You’ve decided to install PowerShell Core on your Windows system. First of all, keep in mind that PowerShell Core version 6.0 is not an upgrade or replacement to Windows PowerShell version 5.1. It installs side by side on Windows systems. Being aware of this makes what is shown in this blog article make more sense, otherwise it can be confusing. Based on the response to a tweet of mine from Don Jones, it appears that I’m not the only one who thought PowerShell Core should have been version 1.0 instead of 6.0 to help differentiate it and eliminate some of the confusion.
Update-Help has been run in Windows PowerShell to make sure the help system is 100% up to date.
Trying to retrieve the help information for a command in PowerShell Core returns a message stating
only partial help is displayed because the help files don’t exist and need to be downloaded with
help Get-Service -Examples
This is because the help files for PowerShell Core are located in a different location than the ones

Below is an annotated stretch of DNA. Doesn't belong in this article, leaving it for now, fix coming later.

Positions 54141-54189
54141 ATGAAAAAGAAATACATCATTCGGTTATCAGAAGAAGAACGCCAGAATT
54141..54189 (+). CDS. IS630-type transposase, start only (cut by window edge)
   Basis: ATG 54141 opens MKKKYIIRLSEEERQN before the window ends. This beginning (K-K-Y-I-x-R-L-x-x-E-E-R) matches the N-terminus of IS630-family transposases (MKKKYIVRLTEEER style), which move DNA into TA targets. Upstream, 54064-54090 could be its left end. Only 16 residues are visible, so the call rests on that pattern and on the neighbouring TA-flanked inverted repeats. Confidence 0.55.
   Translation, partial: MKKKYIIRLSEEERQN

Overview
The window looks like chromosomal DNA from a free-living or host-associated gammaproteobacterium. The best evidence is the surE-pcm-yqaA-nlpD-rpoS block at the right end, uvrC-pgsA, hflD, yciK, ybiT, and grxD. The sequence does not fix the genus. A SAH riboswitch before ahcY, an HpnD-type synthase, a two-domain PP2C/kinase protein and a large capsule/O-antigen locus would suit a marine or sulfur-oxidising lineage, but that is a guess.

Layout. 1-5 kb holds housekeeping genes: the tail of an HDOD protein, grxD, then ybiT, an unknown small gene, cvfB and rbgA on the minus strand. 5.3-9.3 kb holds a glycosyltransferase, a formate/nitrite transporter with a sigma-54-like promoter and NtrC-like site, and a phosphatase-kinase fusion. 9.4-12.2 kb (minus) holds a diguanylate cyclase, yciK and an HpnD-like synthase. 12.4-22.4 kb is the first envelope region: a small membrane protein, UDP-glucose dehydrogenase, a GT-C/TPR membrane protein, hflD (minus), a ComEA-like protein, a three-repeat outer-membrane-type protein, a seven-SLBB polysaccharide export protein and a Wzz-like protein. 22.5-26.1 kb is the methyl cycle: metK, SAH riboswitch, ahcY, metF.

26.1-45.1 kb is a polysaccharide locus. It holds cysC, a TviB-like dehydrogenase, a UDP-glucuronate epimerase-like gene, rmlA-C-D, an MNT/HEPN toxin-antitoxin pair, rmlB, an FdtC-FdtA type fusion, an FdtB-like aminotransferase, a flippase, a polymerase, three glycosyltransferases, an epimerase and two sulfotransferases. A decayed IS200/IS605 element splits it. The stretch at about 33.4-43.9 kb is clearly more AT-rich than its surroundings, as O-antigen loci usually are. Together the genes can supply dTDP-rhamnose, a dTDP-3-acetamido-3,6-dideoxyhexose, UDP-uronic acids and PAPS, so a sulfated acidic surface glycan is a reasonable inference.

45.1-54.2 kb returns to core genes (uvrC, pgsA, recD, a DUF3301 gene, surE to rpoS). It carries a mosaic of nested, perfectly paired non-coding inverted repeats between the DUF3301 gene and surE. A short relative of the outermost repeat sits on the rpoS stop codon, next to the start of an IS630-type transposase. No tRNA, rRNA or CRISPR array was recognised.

for Windows PowerShell. This means
Update-Help has to be run in PowerShell Core to update its help
files independently of Windows PowerShell. As I previously mentioned, PowerShell Core is indeed a
totally separate side by side installation from Windows PowerShell.
Other differences also exist. In Windows PowerShell, the first time you ask for help on a command, it prompts you to download the help files. This occurs only if you use Get-Help and not the Help function in Windows PowerShell, but it never prompts to download the help files in PowerShell Core or at least it didn’t for me.
Get-Help -Name Get-Service
If you’ve running Windows PowerShell and PowerShell Core on your Windows system, don’t forget to update help in both of them.